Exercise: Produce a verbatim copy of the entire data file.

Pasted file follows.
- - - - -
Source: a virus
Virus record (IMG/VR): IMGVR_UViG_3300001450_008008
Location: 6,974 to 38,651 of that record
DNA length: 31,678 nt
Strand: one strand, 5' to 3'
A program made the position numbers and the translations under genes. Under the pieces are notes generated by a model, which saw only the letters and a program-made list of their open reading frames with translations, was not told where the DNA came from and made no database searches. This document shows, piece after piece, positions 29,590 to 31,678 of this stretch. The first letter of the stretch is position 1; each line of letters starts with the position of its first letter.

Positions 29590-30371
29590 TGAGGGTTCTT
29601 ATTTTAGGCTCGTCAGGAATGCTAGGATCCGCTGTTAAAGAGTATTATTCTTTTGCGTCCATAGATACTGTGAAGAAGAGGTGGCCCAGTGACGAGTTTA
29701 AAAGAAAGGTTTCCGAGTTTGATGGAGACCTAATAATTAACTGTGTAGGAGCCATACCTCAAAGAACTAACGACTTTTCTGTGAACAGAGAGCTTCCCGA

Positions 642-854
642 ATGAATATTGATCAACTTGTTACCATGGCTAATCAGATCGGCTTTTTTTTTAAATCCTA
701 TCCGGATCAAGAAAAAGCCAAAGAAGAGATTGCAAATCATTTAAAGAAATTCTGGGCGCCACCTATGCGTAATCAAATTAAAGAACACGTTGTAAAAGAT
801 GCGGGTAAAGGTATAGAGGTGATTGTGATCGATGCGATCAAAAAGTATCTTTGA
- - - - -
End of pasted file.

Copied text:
Source: a virus
Virus record (IMG/VR): IMGVR_UViG_3300001450_008008
Location: 6,974 to 38,651 of that record
DNA length: 31,678 nt
Strand: one strand, 5' to 3'
A program made the position numbers and the translations under genes. Under the pieces are notes generated by a model, which saw only the letters and a program-made list of their open reading frames with translations, was not told where the DNA came from and made no database searches. This document shows, piece after piece, positions 29,590 to 31,678 of this stretch. The first letter of the stretch is position 1; each line of letters starts with the position of its first letter.

Positions 29590-30371
29590 TGAGGGTTCTT
29601 ATTTTAGGCTCGTCAGGAATGCTAGGATCCGCTGTTAAAGAGTATTATTCTTTTGCGTCCATAGATACTGTGAAGAAGAGGTGGCCCAGTGACGAGTTTA
29701 AAAGAAAGGTTTCCGAGTTTGATGGAGACCTAATAATTAACTGTGTAGGAGCCATACCTCAAAGAACTAACGACTTTTCTGTGAACAGAGAGCTTCCCGA

Positions 642-854
642 ATGAATATTGATCAACTTGTTACCATGGCTAATCAGATCGGCTTTTTTTTTAAATCCTA
701 TCCGGATCAAGAAAAAGCCAAAGAAGAGATTGCAAATCATTTAAAGAAATTCTGGGCGCCACCTATGCGTAATCAAATTAAAGAACACGTTGTAAAAGAT
801 GCGGGTAAAGGTATAGAGGTGATTGTGATCGATGCGATCAAAAAGTATCTTTGA